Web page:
Hybrid cloud, an integration between both on-site, private and public clouds, has been declared dead many times over the past few years but like a phoenix it keeps on resurrecting in the yearly IT technology and industry forecasts.
Limitations, hurdles and issues
Let’s first have a look at the numerous reasons why the hybrid cloud computing trend hasn’t taken off (yet):
- Network limitations: connecting to a public cloud was often cumbersome as it requires all traffic to go over slow, high latency public internet links.
- Storage hurdles: implementing a hybrid cloud approach means storing data multiple times and keeping these multiple copies in sync.
- Integration complexity: each cloud, whether private or public, has its own interface and standards which make integration unnecessary difficult and complex.
- Legacy IT: existing on-premise infrastructure is a reality and holds back a move to the public cloud. Next to the infrastructure component, applications were not built or designed in such a way that you can scale them up and down. Nor are they designed to store their data in an object store.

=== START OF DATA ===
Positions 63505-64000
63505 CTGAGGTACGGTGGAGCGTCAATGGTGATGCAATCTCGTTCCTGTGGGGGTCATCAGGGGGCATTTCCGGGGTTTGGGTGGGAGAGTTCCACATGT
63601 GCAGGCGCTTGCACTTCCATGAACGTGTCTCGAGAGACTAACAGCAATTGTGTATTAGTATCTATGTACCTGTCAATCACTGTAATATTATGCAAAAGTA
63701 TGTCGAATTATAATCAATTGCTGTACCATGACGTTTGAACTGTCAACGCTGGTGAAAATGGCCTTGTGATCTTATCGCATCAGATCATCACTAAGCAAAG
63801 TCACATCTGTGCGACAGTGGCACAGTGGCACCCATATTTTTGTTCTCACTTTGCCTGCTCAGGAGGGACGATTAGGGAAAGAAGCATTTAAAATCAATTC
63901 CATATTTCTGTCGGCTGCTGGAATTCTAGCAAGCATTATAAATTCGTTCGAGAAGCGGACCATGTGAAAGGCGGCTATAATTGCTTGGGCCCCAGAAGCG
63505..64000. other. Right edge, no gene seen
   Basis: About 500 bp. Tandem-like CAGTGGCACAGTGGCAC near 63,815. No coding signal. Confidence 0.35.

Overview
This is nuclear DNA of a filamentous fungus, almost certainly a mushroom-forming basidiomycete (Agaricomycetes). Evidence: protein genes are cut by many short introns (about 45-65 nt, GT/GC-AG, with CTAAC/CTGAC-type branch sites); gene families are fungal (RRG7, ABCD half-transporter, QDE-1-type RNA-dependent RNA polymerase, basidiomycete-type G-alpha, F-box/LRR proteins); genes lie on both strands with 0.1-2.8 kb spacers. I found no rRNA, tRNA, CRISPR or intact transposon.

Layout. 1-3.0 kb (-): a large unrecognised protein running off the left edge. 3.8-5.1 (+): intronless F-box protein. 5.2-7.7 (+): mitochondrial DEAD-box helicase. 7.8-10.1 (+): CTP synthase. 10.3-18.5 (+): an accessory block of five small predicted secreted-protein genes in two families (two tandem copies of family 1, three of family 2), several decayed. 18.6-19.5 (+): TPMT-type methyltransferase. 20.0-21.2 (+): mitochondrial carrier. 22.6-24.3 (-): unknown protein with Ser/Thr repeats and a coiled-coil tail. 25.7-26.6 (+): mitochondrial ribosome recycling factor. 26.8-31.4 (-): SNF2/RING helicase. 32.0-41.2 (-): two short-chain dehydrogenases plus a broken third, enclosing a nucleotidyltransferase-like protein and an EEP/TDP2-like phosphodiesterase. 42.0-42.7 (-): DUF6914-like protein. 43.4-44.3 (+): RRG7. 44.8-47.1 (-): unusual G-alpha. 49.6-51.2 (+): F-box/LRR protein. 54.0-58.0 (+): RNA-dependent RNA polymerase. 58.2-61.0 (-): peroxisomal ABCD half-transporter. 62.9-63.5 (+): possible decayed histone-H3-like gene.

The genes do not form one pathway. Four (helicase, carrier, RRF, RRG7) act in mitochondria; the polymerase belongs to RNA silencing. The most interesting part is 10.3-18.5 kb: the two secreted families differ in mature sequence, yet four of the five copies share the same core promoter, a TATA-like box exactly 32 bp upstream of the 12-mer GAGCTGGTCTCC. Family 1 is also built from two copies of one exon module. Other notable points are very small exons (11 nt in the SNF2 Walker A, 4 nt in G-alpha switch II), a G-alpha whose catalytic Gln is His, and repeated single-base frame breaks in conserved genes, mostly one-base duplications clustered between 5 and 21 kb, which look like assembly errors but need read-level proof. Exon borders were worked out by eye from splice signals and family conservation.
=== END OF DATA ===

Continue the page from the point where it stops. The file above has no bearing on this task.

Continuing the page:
Taking the above into account it shouldn’t come as a surprise that many enterprises saw public cloud computing as a check-in at Hotel California. The technical difficulties and the cost and the risk of moving back and forth between clouds was just too big. But times are changing. According to McKinsey & Company, a leading management consulting firm, over the next 3 years enterprises are planning to transition IT workloads at a significant rate and pace to a hybrid cloud infrastructure.
Hybrid cloud (finally) taking off
I see a couple a reasons why the hybrid cloud approach is finally taking off:
Edge computing use case
Smart ‘devices’ such as self driving cars are producing such large amounts of data that they can’t rely on public clouds to process it all. The data sometimes even drives real-time decisions where latency might be the difference between life or dead. Evolutionary, this requires that computing power shifts to the edges of the network. This Edge or Fog Computing concept is a textbook example of a hybrid cloud where on-site, or should we call it on-board, computing and centralized computing are grouped together into a single solution.
The network limitations are removed
The network limitations have been removed by services like AWS Direct Connect. With these you have a dedicated network connection from your premises to the Amazon cloud. All big cloud providers now offer the option for a dedicated network into their cloud. Pricing for dedicated 10GbE links in metropolitan regions like New York have also dropped significantly. For under $1.000 a month you can now get a sub millisecond fibre connection from most building in New York to one of the many data centers in New York.